Department

Psychology, Professional

Date of Paper/Work

Summer 8-28-2020

Degree Name

Doctor of Psychology (Psy.D.)

Type of Paper/Work

Dissertation

Advisors

Consuelo Cavalieri, Salina Reninger

Abstract

The current literature on the Native American population, much less culture, is very sparse. Most literature focuses on disparities, suicide rates, substance/chemical abuse rates, and poverty levels. For this research, instead of focusing on these aspects, my goal was to focus on healing, and to position myself as both the investigator and the sole participant. A critical autoethnography focuses on the researcher’s rich, lived experiences and presents that information in an evocative manner (Ellis, Adams & Bochner, 2011; Chang, 2016). It is also a cultural experience that seeks to not only tell a story about a specific phenomenon, but to change perceptions of the issue and is regarded as a politically, socially-just, and socially-conscious act (Ellis, Adams & Bochner, 2011; Chang, 2016). My research attempted to improve clinician knowledge about the various cultural aspects that should be taken into consideration by therapists, as well as contribute to the gaps in research in regard to the Native American population. In this process, I have identified pivotal moments in my life that highlight the challenges that I have experienced in finding myself, learning about my culture, and my path to understanding and healing. In my analysis, I focus on how socio-political status, help-seeking, cultural principles, and education impacted my journey to bring attention to the needs of Native Americans and the need for healing. My hope is that this information will be carefully and respectfully utilized, so that our Native American population may be appropriately served in a culturally sensitive manner.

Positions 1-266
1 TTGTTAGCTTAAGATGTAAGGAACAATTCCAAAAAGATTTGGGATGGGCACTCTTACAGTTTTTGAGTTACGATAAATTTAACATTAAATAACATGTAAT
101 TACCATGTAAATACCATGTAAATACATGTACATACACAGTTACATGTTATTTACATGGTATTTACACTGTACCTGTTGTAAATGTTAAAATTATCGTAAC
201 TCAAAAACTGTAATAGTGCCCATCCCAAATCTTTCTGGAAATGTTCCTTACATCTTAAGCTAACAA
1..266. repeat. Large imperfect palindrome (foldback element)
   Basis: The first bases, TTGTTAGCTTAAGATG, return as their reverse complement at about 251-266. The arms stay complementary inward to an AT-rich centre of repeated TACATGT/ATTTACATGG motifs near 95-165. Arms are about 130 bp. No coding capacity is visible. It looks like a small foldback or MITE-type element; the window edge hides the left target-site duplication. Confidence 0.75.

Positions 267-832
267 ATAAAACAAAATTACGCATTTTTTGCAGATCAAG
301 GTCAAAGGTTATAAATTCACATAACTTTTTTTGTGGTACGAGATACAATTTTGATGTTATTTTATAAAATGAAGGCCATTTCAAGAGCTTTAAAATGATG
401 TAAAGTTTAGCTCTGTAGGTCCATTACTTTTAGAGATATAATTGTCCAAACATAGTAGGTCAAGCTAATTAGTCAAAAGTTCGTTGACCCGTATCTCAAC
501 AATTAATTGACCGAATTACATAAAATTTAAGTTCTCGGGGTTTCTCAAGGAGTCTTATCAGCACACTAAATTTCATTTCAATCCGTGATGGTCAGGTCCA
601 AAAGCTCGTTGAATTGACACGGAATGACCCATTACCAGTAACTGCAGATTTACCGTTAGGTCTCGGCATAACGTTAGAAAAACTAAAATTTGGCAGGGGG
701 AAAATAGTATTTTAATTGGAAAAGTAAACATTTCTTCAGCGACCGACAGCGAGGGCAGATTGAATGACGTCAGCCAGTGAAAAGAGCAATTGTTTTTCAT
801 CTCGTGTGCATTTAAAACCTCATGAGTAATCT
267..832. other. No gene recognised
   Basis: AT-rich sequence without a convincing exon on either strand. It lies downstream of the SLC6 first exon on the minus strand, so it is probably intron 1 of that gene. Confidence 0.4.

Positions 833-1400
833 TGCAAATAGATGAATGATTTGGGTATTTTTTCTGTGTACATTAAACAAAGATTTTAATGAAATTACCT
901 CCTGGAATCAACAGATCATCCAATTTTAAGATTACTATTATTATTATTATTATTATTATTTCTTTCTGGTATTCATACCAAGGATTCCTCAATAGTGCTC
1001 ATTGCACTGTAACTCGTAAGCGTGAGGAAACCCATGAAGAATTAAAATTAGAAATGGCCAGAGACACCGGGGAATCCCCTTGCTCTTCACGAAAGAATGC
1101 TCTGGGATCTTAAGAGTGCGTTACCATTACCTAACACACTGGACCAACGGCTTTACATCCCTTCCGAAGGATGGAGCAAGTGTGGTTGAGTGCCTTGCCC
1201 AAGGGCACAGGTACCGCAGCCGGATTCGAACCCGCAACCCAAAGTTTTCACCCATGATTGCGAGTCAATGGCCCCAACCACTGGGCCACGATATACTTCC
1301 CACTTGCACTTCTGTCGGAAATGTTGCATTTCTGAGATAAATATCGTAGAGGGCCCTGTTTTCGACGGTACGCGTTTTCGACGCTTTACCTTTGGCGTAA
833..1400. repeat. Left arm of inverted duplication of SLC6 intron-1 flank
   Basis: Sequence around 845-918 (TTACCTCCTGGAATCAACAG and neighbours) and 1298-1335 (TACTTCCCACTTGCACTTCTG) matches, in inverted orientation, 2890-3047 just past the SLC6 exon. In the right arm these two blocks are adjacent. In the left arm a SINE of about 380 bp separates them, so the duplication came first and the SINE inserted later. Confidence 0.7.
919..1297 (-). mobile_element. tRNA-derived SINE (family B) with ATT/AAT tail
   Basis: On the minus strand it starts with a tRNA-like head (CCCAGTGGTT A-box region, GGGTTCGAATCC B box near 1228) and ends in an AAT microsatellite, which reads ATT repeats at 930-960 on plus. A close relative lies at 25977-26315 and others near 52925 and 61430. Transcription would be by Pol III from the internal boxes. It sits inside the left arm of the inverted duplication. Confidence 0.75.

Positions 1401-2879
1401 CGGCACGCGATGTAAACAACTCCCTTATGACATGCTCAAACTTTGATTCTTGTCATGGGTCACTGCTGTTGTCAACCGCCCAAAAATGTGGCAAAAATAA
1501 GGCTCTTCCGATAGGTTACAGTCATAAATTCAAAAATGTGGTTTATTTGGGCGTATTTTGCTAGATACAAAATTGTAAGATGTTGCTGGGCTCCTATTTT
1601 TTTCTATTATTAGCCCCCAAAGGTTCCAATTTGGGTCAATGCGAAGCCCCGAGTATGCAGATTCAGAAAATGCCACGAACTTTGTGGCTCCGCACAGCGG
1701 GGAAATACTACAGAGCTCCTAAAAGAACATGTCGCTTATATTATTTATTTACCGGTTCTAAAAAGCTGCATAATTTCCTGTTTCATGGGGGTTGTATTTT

Creative Commons License

Creative Commons Attribution 4.0 License
This work is licensed under a Creative Commons Attribution 4.0 License.

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